Riding the backroads west from Sayward

August 30, 2017

Another grand ride through remote backroads on the North Island.

 

I didn't really start from Sayward, but from Sayward junction (where I left my car) along the North Island Highway, about 65 kms north of Campbell River. The scenic village of Sayward, along with Kelsey Bay Harbour, with camping, services and restaurants, is 10kms east off the highway, along the east Island coast. 

 

Lunch break along NE shores of remote Vernon Lake, south of Woss, on the 2nd day of my ride. As you can see, the weather was totally cooperating. I went for a short lunchtime swim.

 

Check out the route map at the bottom of the page.

 

This ride was a 3 day loop. Day 1, I headed SW from Sayward following the White River up into the interior, in the shadows of Mt Victoria, over 2,100m, 3rd highest peak on the Island. Then it was down towards Gold River at the tip of Muchalat Inlet along the wild west coast. I branched NW 10kms before Gold River to camp at Muchalat Lake Forestry campground (recommended!). This was the toughest day, following smaller backroads, with elevation up near 600m. This was my 2nd kick at this can: I'd tried the ride back at the end of May, but was forced to turn back due to deep snows after our long crazy winter.

 

Climbing up the White River Valley. About 20kms south from Sayward, one must cross a bridge over to the west side of the river. I missed this, and ran into a decommissioned bridge that cost me time

 

I started my riding on a Saturday, and encountered a few logging trucks early on day 1, as well as heli-logging off the road, but that was mostly it for truck traffic this trip. Yeaayy weekends!

 

Our brilliant summer sunshine was still going strong when I reached the 40 site campground at the west end of Muchalat Lake. Got a lakeside camping spot (lower pic below) and plunged in for a cooling swim (top pic). Brilliant.

 

 

Then I headed north on Nimpkish Main for around 65-75kms (depending on route) to connect with the North Isle Hwy about 10kms south of the logging village of Woss. It's a dirt logging track, but signed all the way north fto the main highway (and beyond).

 

Today's North Isle Hwy to Port Hardy was completed in the early 1950s, and only paved up to Port Hardy in 1979. 

 

Interestingly, it turns out that the old Island Highway only went as far north as Sayward, and the ferry connection to Prince Rupert went via Kelsey Bay terminal. In days gone by, the backroads route north from Gold River was the ONLY road for those driving up to the North Island. It's still used by the forestry industry and backroads enthusiasts. The ferry north to Prince Rupert switched north to Port Hardy in 1979.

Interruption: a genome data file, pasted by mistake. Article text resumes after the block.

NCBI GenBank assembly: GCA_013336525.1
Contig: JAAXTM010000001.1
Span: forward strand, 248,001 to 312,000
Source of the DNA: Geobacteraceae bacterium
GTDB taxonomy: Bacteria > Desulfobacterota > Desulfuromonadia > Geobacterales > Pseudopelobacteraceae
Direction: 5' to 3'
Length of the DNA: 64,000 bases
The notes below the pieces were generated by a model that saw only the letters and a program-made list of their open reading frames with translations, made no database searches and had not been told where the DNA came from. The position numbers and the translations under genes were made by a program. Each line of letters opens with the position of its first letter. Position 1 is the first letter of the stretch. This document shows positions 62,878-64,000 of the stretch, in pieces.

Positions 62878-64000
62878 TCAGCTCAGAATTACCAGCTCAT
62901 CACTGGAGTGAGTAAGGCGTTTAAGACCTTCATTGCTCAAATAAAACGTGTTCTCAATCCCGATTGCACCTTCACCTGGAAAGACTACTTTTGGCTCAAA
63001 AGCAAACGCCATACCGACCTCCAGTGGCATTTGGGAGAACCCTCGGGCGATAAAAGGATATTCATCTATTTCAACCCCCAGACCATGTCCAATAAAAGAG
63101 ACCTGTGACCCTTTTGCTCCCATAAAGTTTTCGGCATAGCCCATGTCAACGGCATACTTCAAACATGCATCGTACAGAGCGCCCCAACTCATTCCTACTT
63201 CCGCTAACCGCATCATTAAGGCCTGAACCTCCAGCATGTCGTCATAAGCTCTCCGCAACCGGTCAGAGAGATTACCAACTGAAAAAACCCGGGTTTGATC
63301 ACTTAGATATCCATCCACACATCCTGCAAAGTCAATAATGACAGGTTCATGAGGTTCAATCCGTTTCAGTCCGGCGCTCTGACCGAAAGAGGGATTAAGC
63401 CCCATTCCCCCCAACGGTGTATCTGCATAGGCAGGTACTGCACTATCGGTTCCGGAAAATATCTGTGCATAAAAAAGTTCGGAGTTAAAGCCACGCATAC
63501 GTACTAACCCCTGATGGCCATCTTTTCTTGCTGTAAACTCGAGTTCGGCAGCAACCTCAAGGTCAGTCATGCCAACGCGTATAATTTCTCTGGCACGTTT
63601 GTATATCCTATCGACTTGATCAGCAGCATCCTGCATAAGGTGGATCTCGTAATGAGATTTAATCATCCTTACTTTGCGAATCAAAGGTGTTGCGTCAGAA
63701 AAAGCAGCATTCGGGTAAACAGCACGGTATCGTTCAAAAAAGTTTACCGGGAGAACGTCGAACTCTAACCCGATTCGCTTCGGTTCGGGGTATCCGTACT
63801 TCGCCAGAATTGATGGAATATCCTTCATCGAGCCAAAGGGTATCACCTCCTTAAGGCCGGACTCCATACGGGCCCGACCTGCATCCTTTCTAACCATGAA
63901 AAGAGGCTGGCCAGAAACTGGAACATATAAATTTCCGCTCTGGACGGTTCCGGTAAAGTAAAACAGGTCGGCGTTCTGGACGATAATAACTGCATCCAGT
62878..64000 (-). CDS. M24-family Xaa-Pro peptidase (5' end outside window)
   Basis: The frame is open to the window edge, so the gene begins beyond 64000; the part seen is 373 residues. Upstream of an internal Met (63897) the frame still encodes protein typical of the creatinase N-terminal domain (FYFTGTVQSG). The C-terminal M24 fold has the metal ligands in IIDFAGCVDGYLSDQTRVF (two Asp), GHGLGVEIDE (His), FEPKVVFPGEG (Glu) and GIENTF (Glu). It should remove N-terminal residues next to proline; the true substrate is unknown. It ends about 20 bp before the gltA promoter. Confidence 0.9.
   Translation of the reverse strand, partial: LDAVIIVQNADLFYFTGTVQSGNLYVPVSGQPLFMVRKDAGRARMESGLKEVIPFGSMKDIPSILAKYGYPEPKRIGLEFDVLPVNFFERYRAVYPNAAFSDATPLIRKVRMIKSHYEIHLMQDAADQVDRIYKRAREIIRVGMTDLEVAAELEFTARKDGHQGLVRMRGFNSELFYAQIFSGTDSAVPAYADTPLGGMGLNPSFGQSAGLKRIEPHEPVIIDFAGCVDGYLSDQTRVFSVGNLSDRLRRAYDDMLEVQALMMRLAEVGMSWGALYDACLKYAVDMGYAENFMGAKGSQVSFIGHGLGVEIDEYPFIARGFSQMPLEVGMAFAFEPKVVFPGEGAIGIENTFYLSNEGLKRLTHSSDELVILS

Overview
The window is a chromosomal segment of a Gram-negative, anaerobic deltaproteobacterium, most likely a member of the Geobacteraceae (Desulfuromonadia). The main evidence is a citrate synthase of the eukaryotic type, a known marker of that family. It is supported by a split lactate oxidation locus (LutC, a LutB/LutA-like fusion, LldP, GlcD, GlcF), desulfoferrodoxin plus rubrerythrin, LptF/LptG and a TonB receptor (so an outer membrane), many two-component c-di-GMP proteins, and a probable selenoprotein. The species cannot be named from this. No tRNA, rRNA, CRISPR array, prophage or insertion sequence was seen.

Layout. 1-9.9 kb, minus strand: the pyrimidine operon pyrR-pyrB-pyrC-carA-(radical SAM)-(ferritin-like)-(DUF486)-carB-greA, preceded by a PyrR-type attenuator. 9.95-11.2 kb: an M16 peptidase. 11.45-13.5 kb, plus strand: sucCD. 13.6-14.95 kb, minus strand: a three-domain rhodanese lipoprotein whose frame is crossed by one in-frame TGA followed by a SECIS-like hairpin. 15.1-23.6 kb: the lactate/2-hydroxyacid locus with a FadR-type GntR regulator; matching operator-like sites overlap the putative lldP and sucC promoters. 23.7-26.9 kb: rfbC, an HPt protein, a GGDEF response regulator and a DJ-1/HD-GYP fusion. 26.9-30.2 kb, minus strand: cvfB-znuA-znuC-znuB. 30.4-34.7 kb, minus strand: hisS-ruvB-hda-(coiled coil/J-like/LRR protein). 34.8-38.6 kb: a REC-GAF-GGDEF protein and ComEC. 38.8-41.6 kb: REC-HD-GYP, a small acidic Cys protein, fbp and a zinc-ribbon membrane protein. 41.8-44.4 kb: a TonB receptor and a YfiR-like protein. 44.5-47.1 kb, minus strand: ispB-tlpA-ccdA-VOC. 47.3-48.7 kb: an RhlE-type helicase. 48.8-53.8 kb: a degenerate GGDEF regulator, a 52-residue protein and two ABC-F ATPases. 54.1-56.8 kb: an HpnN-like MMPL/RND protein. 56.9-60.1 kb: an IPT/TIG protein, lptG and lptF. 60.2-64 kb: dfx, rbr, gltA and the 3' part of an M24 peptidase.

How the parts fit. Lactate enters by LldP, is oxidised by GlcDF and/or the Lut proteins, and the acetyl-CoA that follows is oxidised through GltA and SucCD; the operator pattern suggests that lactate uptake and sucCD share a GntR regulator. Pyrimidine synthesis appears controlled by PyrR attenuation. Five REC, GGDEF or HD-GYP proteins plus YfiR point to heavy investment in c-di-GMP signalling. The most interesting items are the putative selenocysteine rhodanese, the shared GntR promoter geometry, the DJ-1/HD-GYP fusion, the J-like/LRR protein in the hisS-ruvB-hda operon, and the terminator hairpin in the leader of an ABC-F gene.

Top left above shows a massive spar used for loading/unloading railway cars off Nimpkish Line, one of the few remaining railway logging operations (most were phased out 60 years past). Tragically, they lost 3 workers in an accident earlier in 2017. Bottom left shows heli-logging along White River Main. Top right - one of the old signs for the backroads highway north from Gold River. Bottom right - part way through portaging my bike and gear around a bridge that had been removed along the White River: thankfully, the water was low enough I could do this and was not forced to retrace my way back to an earlier bridge I missed. 

 

I camped my final night at Lower Klaklakama Lake, about 5kms south of the North Island Highway. It was a fine (paved!) 65km ride, up and down gradual hills, back to Sayward junction the next morning, arriving at 11am. The ice cream stall was open and ready for business.

 

Nearing Sayward at the end of my 3 day ride. There's a wonderful final descent into the Sayward Valley. If you look carefully, you can just see a sign for the Valley at the bottom right.

 

In the map below, you can see my 3 day route in purple/magenta (the green tracks are other rides).  At the top right, you see Sayward junction, the start and finish of my ride. At the bottom, you see Gold River, with Muchalat Lake, where I camped, just above. You can see where the old backroads highway reaches the new North Island Highway, just SE of Woss.

 

 

 

 

 

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